chlorpormazine = corneal; thioridazine = retinal
What serotonin receptor is primarily blocked by atypical antipsychotics?
TCA (also doexepine)
Major function of TCA?
blocks reuptake of NE and SERT
Which tricyclic is least sedating
Treatment of fibromyalgia?
What are the 3 Cs of toxicity in TCA?
convulsions, Coma, Cardiotoxicity (arrythmia) - treat with NaBicarbonate (alkalinize)
paroxetine, fluoxetine, sertraline, citalopram (parrots flying searching for cities)
What SNRI is indicated for diabetic peripheral neuropathy?
What anti-depressant cant be taken with meperidine (opioid analgesic)?
MAO-I (trancypramine, selegeline, phenelzine, isocarboxasid)
MOA of buproprion?
NoE and Dopamine reuptake inhibitor
MOA od trazadone?
serotonin reuptake inhibitor (used for insomnia; can give priapism)
Which kidney has a longer renal vein and is taken preferentially in a living donor transplant?
What two structures does the ureter pass under?
uterine artery + ductus deferans (water under the bridge)
What is a good measure of total body water?
D2O and tritiated water
What fluid compartment is measured by inulin? Radiolabeled albumin (or evans blue)?
ECF; plasma volume
Calculation of clearance of a substance from plasma?
urine concentration * urine flow rate / plasma concentration
Best estimate for RPF?
PAH (freely filtered and secreted, clearance is > then GFR)
What is used in the filtration fraction equation (RBF or RPF)?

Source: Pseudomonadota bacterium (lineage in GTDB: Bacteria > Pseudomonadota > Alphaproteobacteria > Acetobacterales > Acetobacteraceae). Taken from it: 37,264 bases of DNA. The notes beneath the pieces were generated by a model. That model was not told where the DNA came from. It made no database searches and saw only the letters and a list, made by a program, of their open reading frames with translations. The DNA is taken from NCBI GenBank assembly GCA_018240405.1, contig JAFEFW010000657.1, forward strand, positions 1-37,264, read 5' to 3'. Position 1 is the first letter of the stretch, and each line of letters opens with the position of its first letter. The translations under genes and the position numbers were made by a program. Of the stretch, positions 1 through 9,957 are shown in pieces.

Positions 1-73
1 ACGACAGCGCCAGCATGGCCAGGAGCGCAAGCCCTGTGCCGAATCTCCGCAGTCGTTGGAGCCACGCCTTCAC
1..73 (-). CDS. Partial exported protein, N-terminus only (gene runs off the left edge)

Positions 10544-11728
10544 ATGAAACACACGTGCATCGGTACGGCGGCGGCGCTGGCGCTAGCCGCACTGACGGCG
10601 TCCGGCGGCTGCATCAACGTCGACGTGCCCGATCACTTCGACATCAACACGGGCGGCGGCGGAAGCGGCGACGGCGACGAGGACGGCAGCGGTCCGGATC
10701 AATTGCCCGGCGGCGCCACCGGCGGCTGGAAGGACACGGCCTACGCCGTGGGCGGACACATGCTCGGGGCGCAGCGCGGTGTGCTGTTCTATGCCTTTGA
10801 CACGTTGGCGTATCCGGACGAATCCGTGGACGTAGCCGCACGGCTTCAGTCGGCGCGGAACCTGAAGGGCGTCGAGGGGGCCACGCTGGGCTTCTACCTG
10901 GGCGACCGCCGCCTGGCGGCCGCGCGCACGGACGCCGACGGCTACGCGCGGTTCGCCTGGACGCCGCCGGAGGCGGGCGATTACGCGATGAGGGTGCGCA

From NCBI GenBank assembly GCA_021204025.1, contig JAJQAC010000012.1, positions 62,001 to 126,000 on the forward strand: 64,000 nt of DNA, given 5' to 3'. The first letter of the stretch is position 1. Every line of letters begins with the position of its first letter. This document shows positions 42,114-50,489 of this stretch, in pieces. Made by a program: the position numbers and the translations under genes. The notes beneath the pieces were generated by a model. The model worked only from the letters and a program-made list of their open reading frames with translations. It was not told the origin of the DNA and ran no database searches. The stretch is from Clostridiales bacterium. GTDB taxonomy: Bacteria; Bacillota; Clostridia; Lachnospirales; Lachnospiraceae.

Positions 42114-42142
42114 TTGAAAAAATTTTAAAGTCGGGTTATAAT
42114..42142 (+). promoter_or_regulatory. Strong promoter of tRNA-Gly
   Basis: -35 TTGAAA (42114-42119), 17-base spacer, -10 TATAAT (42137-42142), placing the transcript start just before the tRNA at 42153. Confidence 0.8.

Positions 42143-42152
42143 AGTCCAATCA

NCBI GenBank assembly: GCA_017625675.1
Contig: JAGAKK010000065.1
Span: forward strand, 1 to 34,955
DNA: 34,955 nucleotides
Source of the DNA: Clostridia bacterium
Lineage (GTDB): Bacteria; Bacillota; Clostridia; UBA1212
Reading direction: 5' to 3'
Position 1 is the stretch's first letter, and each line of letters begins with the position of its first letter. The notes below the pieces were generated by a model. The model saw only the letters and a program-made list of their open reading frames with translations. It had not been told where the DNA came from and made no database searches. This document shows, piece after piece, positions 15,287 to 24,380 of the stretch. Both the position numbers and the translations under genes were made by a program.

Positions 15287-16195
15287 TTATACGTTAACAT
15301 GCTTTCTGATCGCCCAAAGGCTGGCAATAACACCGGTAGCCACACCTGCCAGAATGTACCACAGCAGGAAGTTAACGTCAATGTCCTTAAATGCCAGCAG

RPF, don’t need hematocrit (if they ask for RBF then u need HCT)
How do you convert effective renal plasma flow to renal plasma flow?
divide by .9
Do prostaglandins change filtration fraction?
NO (dilate both efferent and afferent); Angiotensin 2 only dilate efferent so will increase FF)
Which will decrease the filtration fraction (NSAIDS or ACE-I)?
ACE-I (only act on the efferent arteriole)
Calculate free water clearance?
urine - water (occupied); water(O) = U(O) * V/ Plasma(O)
How does aldosterone contribute to reabsorbing Na+?
inserts Na+ channels in the collecting ducts (increased sodium pushes K+ out)
What solutes have a Tubular fluid/plasma ratio of nearly 1 along the entire length of the tubule?
Na+ and K+
An (increase or decrease) in sodium delivery will stimulate the macula densa cells?
Which cells in the kidney make a-1 hydroxylase?
proximal tubule cells
What mechanism is V2 receptor (IP3 or cAMP)?
cAMP (on medullary collecting duct)
ANP causes an (increase or decrease) in GFR?
increase GFR (but diuresis)
6 causes of hyperkalemia (shiting of potassium out of the cell)?
insulin deficiency; B-blocker (impair Na+/K+ pump); hyperosmolarity (water pulls it out); acidosis; digitalis; cell lysis
Why does B-blocker and insulin deficiency cause hyperkalemia?
impaired Na+/ K+ pump